Metal prefab garages are typically fewer permanent structures. They usually are built to only last a few years, and therefore if possible, it is always advisable to look to the concrete prefabs for a longer-lasting, higher quality, garage. A single metal prefab garage will cost around £250 for a low-quality unknown brand, and then the price goes up to around £2,500 for a double higher quality metal prefab garage.

    Being the fastest method of constructing a garage extension, metal prefabs can sometimes be constructed within just two days. This is assuming they are placed onto an area of hard standing, or pre-existing concrete slab foundation. If, however, a foundation needs to be poured, this will increase the build time to around 1 week.

    Type of Garage Duration Material Costs Labour Costs
    Single (low quality) Metal Prefab 1 week £250 £1,500
    Single (high quality) Metal Prefab with a Corrugated Roof 1 week £1,000 £1,500
    Double (low quality) Metal Prefab 1 week £1,500 £2,000
    Double (high quality) Metal Prefab Corrugated Roof 1 week £2,500 £2,000

    Wooden

    A wooden prefab garage kit is the second most financially accessible option for prefab kits on the market. Starting at around £150 and ranging in up to £2,000, it is by far the cheapest option to those looking for a quick, easy build garage extension.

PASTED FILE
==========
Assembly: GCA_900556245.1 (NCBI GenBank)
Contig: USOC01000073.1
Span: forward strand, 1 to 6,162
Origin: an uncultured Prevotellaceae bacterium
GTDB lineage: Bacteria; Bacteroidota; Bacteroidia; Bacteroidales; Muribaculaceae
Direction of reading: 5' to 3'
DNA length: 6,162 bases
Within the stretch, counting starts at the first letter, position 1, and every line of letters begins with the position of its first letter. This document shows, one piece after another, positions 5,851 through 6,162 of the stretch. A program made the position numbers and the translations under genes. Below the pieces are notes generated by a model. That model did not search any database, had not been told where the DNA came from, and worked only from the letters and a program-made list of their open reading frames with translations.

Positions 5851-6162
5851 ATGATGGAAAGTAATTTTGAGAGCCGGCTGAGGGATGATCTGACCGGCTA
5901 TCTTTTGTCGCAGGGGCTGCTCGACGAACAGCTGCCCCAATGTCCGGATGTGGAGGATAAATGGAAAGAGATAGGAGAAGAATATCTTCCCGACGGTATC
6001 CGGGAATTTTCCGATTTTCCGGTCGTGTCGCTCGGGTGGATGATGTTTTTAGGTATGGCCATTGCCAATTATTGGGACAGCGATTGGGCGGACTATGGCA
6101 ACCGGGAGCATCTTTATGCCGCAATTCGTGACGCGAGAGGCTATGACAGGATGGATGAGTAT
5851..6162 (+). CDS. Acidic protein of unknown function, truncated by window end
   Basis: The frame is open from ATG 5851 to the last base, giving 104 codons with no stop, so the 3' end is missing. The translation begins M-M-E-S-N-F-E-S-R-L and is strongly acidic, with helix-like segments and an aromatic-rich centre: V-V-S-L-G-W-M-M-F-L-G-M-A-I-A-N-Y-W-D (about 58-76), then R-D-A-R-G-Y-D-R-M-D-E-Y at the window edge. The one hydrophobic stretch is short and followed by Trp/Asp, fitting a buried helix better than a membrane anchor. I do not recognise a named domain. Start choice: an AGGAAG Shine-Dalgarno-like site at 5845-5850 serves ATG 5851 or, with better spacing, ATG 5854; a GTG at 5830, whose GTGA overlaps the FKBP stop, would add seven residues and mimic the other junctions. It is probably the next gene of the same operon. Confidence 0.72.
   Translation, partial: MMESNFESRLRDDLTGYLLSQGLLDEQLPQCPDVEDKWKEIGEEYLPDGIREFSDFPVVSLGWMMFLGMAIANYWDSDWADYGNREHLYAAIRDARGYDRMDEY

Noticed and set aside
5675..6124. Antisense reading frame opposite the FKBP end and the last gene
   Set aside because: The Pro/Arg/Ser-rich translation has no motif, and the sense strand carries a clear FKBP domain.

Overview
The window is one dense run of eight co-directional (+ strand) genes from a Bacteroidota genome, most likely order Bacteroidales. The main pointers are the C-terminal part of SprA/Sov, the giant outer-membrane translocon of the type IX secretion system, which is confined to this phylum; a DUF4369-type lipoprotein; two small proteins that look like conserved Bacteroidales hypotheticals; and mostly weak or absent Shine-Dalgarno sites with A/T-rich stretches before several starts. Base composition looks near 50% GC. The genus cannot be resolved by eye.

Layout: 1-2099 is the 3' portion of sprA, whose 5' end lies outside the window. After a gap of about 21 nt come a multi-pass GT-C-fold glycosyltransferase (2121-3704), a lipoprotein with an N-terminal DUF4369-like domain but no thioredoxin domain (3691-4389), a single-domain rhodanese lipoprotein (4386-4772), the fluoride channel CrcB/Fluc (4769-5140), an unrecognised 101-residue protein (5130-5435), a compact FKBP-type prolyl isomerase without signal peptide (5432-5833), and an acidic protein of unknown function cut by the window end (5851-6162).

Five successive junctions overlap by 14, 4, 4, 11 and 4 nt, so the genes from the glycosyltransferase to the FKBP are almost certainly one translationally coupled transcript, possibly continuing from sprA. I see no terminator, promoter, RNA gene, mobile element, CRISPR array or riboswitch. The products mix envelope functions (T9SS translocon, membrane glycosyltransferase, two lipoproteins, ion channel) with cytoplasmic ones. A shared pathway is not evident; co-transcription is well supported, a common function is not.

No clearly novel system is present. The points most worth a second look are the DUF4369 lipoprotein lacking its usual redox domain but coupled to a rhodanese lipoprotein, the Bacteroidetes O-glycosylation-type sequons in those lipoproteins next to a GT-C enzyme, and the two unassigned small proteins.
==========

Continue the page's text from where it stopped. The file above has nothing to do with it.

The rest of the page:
Similar to metal prefab garages kits they are typically fewer permanent structures. As one of the quickest methods of constructing a garage extension, wooden prefabs can sometimes be constructed within just a few days. If a foundation is required however, this will increase the construction time to around 1 week.

    Type of Garage Duration Material Costs Labour Costs
    Single (low quality) Wooden Prefab 1 week £200 £1,500
    Single (high quality) Wooden Prefab with a Corrugated Roof 1 week £750 £1,500
    Double (low quality) Wooden Prefab 1 week £750 £2,000
    Double (high quality) Wooden Prefab Corrugated Roof 1 week £1,500 £2,000

    Brick Garages

    A brick garage is a longer-lasting, higher-quality garage. The typical starting costs of a UK sized garage extension, built from brick, with a flat roof will start at around £4,500. This is by far the most common form of garage extension chosen. If built well, they can last generations with only minor maintenance needed.

    The downside to this type of construction is the timescale it takes to complete. A typical brick garage, if constructed by a tradesman, will take a minimum of 1 week and can take up to a month to build; depending on the quality of the work and skills of the tradesman chosen.